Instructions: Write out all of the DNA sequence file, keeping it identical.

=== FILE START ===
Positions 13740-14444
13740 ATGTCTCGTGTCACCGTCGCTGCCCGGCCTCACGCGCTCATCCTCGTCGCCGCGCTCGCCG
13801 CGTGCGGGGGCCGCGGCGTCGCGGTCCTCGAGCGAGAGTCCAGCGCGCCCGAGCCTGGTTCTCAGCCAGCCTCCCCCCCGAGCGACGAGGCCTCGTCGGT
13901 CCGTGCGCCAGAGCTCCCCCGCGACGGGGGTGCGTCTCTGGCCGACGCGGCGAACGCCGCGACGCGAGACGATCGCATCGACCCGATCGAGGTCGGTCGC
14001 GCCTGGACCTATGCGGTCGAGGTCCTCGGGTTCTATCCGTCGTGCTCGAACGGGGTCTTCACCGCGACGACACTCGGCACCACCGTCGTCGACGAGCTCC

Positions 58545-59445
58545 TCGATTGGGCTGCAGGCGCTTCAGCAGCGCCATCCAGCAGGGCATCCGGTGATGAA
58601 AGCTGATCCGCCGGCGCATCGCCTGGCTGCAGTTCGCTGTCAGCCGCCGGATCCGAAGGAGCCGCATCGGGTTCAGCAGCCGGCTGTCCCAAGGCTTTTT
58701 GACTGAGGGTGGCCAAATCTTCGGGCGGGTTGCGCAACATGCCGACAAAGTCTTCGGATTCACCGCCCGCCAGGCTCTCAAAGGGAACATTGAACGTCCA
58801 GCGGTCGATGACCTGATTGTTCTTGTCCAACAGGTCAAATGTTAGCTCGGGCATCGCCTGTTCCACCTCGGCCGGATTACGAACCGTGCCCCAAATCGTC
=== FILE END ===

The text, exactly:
Positions 13740-14444
13740 ATGTCTCGTGTCACCGTCGCTGCCCGGCCTCACGCGCTCATCCTCGTCGCCGCGCTCGCCG
13801 CGTGCGGGGGCCGCGGCGTCGCGGTCCTCGAGCGAGAGTCCAGCGCGCCCGAGCCTGGTTCTCAGCCAGCCTCCCCCCCGAGCGACGAGGCCTCGTCGGT
13901 CCGTGCGCCAGAGCTCCCCCGCGACGGGGGTGCGTCTCTGGCCGACGCGGCGAACGCCGCGACGCGAGACGATCGCATCGACCCGATCGAGGTCGGTCGC
14001 GCCTGGACCTATGCGGTCGAGGTCCTCGGGTTCTATCCGTCGTGCTCGAACGGGGTCTTCACCGCGACGACACTCGGCACCACCGTCGTCGACGAGCTCC

Positions 58545-59445
58545 TCGATTGGGCTGCAGGCGCTTCAGCAGCGCCATCCAGCAGGGCATCCGGTGATGAA
58601 AGCTGATCCGCCGGCGCATCGCCTGGCTGCAGTTCGCTGTCAGCCGCCGGATCCGAAGGAGCCGCATCGGGTTCAGCAGCCGGCTGTCCCAAGGCTTTTT
58701 GACTGAGGGTGGCCAAATCTTCGGGCGGGTTGCGCAACATGCCGACAAAGTCTTCGGATTCACCGCCCGCCAGGCTCTCAAAGGGAACATTGAACGTCCA
58801 GCGGTCGATGACCTGATTGTTCTTGTCCAACAGGTCAAATGTTAGCTCGGGCATCGCCTGTTCCACCTCGGCCGGATTACGAACCGTGCCCCAAATCGTC